Our investment portfolio as is important to us today as our underwriting portfolio when it comes to risk management and the management and protection of our capital. We’ve made significant strides and multiple strides in this area throughout the year. As you know, we’ve hired a Chief Underwriting Officer, John Gauthier, who will be speaking later today on the portfolio.

He’s enhanced the oversight and our review process of our alternative investments. We’ve reduced the exposure to alternatives by redeeming some of our hedge fund positions. We’ve installed rigorous oversight of our securities lending program and with the acquisition of Darwin added over $600 million to our investment portfolio which is also added to our high quality municipal bond position. We’ve diversified our fixed income portfolio managers from one to three and we’ve managed our correlations across the portfolio and in conjunction with our underwriting business.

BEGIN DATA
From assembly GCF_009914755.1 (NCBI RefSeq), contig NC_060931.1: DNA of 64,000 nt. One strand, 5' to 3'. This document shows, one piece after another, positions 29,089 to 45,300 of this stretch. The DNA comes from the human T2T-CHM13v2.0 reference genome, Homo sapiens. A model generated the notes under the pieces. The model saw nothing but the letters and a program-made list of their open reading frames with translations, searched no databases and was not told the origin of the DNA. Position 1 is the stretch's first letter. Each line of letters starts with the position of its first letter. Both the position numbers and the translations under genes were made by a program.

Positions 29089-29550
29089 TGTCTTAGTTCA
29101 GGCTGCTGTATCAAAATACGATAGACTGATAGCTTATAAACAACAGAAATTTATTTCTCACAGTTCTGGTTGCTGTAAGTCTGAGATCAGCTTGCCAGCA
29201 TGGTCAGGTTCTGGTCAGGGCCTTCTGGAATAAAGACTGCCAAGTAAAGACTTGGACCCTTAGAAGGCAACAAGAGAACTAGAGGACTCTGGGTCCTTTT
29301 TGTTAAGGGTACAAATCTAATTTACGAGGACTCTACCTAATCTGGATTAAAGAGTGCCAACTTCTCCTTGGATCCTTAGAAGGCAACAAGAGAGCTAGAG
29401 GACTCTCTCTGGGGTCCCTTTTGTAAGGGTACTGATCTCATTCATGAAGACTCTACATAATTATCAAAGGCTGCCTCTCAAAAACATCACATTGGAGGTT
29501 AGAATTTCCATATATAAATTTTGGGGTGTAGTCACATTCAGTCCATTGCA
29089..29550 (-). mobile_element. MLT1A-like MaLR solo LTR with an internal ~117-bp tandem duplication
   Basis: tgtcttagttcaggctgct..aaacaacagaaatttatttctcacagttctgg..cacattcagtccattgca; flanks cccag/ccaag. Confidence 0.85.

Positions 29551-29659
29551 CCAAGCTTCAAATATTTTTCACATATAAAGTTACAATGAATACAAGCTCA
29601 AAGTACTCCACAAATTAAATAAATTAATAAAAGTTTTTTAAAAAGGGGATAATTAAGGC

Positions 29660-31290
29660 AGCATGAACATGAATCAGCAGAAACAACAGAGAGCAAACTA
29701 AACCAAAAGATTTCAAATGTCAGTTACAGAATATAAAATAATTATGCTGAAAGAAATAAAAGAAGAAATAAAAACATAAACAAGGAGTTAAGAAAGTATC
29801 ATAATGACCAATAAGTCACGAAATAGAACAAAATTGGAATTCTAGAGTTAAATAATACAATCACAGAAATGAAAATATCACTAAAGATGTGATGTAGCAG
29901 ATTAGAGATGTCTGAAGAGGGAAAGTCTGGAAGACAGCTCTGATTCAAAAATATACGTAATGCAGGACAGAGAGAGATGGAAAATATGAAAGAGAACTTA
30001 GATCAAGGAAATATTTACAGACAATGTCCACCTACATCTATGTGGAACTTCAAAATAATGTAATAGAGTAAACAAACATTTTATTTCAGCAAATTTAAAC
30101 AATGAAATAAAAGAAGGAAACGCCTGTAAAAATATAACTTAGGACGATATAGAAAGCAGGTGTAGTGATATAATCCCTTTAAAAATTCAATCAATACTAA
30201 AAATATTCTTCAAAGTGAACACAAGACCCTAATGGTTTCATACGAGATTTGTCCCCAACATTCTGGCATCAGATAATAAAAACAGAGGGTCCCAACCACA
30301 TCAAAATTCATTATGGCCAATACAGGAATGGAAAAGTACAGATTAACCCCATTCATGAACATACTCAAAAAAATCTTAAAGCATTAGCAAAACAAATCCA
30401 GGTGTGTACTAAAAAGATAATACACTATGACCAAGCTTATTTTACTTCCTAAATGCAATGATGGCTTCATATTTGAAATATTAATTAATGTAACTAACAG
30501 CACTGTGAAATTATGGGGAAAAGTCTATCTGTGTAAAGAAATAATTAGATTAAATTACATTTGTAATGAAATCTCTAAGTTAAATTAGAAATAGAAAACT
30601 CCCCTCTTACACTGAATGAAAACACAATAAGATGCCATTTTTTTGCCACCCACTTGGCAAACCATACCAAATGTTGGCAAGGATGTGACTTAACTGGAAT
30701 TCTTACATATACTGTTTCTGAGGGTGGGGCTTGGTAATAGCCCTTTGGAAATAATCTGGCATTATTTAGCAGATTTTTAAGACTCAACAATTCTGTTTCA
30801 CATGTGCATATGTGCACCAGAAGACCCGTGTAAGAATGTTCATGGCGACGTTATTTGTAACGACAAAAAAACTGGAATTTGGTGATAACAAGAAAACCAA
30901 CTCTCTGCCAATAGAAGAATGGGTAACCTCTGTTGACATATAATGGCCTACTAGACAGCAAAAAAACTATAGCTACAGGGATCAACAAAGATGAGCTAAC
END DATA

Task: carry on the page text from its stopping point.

I’d also like to point out that you’ll see in our filings as we promised a disclosure schedule of our investment portfolio holdings is included with the financial supplement that went out last night.

Turning to our insurance and reinsurance portfolio, the quarter saw a continuation of the weakest price and rate environment we’ve seen since virtually our inception. We’ve responded from a portfolio management point of view by setting minimum rate thresholds for marginal business, AKA walk away prices, and tightening our pricing model. This resulted in some changes to our mix of business both from an insurance versus reinsurance point of view as well as in our insurance portfolio.

I’ll give you some specifics and the numbers in a moment but I want to continue to go through the changes we’ve made in the face of the industry woes. As we’ve talked about before, during the year we strengthened our resources and expanded our product and service capabilities. In the US we’ve built our branch offices in Atlanta and Southern California both in L.A. and Costa Mesa. We’ve selectively added over 40 senior professionals and executives from some of our troubled competitors.